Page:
The best rewards at the pump don't come from gas cards
Small business owners have some better options to choose from
Dear Cashing In,
I just took a job that requires a long commute, minimum one hour each way. I also run a small business on the side that sometimes requires road travel. Given that it now costs about $50 to fill my tank, I'm looking for a credit card that will help me save some money on gas and car travel in general. What are the best options? -- Dave
I'm not surprised you're feeling that commute. With gas averaging $3.35 per gallon in the U.S., 10 hours of driving a week must be getting costly. The US Energy Information Administration expects prices to average $3.44 a gallon next year, so you're smart to be looking for a break.
Lucky for you, there are rewards cards that offer significant bonuses for that particular expense, especially for small business owners. Some cards offer them as revolving category bonuses that change every quarter, but a few reward gas purchases year-round.
One credit card designed specifically for gas savings is the Chase BP Visa, launched in March. Through its Pump Rewards program, cardholders get a 15-cent-per-gallon rebate for every $100 spent at BP and can redeem them for up to 20 gallons at the pump. Because you can only use the rebate reward on one fill-up, the program favors vehicles with large tanks over compact cars. The APR is relatively high -- 19.24 percent --but there is no annual fee.
With the Discover Open Road credit card, you don't have to stick to one gas station. You get an automatic 2 percent cash reward on the first $250 spent on gas and restaurants each billing period. This card comes with no annual fee and no interest on purchases for 14 months.
American Express Blue Cash Preferred offers 3 percent back at gas stations and select department stores, and 6 percent back on the first $6,000 spent at supermarkets. It charges a $75 annual fee, but the company is now offering a sign-on bonus of 150 Rewards Dollars if you spend $1,000 in the first three months of card ownership. That should pay for two years' worth of annual fees.
Chase Freedom is one of those cards with revolving categories but it's offering 5 percent cash back on up to $1,500 spent at gas stations during six months of 2013 -- between January and March and July through September. The card also offers 5 percent back on drugstores, restaurants, departments stores and movie theatres, among others, but gas is the only category that appears twice, which tells you tells you something about customer demand right now. You do have to remember to register every quarter but there's an app that downloads automatic reminders to iCal, Outlook, Google and Yahoo calendars.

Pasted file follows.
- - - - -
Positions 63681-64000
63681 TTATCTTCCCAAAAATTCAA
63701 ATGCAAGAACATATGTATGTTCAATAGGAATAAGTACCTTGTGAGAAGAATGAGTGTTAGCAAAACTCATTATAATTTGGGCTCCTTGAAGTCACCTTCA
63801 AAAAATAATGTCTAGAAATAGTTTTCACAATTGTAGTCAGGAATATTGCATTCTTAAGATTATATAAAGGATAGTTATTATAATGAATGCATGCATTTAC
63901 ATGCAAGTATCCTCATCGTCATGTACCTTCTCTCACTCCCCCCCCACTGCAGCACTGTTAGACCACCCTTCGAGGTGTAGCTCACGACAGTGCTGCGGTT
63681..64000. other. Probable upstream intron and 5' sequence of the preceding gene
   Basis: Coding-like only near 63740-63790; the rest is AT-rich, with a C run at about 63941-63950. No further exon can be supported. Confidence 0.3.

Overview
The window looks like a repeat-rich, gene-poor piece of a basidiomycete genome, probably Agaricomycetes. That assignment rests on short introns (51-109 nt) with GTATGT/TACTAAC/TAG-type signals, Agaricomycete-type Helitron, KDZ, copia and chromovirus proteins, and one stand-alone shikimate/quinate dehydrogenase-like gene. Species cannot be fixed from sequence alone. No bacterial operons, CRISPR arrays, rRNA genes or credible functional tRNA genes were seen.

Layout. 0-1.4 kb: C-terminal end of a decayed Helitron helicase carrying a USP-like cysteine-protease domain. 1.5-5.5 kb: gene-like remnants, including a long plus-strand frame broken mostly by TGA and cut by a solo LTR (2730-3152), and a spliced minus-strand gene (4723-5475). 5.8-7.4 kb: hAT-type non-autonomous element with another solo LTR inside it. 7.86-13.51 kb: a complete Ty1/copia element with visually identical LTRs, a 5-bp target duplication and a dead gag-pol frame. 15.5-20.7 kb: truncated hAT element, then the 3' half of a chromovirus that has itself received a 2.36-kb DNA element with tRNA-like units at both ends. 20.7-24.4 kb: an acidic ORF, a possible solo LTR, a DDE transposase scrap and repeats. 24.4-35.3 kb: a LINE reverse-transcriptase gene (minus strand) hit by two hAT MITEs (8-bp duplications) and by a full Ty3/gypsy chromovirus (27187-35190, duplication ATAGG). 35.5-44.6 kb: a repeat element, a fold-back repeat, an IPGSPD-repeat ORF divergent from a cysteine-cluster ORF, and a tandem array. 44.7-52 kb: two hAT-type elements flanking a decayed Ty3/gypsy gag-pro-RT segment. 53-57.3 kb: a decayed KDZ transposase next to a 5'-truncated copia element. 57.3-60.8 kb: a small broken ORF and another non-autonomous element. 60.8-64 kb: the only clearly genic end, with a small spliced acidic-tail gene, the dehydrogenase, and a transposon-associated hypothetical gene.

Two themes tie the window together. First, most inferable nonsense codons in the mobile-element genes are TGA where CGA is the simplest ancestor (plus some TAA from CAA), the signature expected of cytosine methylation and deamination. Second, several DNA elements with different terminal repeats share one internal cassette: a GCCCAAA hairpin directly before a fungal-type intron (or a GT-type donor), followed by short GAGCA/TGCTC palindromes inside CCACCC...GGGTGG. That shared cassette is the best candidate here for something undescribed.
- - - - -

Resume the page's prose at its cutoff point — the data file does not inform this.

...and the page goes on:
However, that business you run on the side qualifies you for the Chase Ink cards, which offer similar gas savings, but beat those other cards in sign-up bonuses alone. Ink Cash card has no annual fee and offers a sign-up bonus worth $200 if you spend $3,000 in the first three months. You'll earn 2 percent cash back on the first $25,000 spent annually at gas stations and restaurants. Plus you get 5 percent back on office supplies, cable services and telecom services on the first $25,000 spent annually, and 1 percent back on all other purchases.
If I were you though, I'd go for the Ink Bold, which offers two Ultimate Rewards points per dollar on the first $50,000 spent annually at gas stations and hotels and 5 points per dollar on the first $50,000 spent annually at office supply stores and on phone, Internet and cable. Best of all, you get a 50,000 point sign-up bonus if you spend $5,000 in the first three months. Points transfer to participating travel programs at a 1:1 value. Given the $95 annual fee is waived the first year, you can't go wrong here.
Meet CreditCards.com's reader Q&A expertsDoes a personal finance problem have you worried? Monday through Saturday, CreditCards.com's Q&A experts answer questions from readers. Ask a question, or click on any expert to see their previous answers.
Published: December 18, 2012
- Card offers on planes – are they worth it? – Credit card applications handed out on planes sometimes come with better rewards sign-up bonuses and other perks, but not always ...
- Foreign ATMs accept US debit cards, but carry backup – U.S. debit cards are widely accepted at overseas ATMs, but carry credit cards, too, to be safe ...
- Splitting reward points from a small business – Credit card rewards usually belong to whoever signed up for the account. But small-business partners should discuss whether to split them up or use them for business expenses ...